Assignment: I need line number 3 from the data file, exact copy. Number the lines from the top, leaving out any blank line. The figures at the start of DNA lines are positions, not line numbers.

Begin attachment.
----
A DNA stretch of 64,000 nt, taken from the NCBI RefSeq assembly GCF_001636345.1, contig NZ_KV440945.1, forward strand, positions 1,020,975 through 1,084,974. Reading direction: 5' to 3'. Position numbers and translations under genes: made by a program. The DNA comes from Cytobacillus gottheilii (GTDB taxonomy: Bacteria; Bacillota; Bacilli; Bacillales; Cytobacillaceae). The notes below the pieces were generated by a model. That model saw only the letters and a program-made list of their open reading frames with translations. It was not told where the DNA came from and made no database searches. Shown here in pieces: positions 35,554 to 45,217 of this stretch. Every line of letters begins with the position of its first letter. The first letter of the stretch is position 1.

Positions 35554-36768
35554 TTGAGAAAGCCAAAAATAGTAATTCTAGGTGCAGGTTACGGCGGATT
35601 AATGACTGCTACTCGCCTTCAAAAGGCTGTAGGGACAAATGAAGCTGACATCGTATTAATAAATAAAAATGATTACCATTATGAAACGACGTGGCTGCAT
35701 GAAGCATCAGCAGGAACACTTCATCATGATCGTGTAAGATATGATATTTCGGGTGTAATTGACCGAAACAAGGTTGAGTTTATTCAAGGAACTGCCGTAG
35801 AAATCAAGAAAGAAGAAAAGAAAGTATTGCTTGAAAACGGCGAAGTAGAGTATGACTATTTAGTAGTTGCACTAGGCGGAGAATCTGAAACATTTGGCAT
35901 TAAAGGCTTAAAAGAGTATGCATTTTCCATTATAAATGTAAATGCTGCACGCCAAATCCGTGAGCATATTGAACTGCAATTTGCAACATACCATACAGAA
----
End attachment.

35554 TTGAGAAAGCCAAAAATAGTAATTCTAGGTGCAGGTTACGGCGGATT